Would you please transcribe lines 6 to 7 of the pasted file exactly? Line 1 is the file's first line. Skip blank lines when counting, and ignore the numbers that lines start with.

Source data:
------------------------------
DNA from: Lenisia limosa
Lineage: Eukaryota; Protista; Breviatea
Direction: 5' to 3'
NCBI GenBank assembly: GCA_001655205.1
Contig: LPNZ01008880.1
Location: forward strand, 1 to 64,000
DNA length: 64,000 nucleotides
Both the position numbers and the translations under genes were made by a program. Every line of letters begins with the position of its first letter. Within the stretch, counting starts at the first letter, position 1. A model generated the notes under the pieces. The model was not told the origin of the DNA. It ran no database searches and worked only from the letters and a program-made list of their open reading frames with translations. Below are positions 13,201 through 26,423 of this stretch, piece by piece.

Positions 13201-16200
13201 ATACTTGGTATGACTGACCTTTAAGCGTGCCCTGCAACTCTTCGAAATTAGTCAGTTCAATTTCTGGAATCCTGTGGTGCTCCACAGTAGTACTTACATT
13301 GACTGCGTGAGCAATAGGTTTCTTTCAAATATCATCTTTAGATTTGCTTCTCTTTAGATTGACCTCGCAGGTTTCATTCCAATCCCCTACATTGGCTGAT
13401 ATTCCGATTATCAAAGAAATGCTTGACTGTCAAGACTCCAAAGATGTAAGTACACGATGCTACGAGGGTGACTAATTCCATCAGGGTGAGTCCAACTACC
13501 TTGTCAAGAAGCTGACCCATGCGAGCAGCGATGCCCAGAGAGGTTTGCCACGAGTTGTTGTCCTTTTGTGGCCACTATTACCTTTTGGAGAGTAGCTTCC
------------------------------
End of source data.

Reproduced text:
Location: forward strand, 1 to 64,000
DNA length: 64,000 nucleotides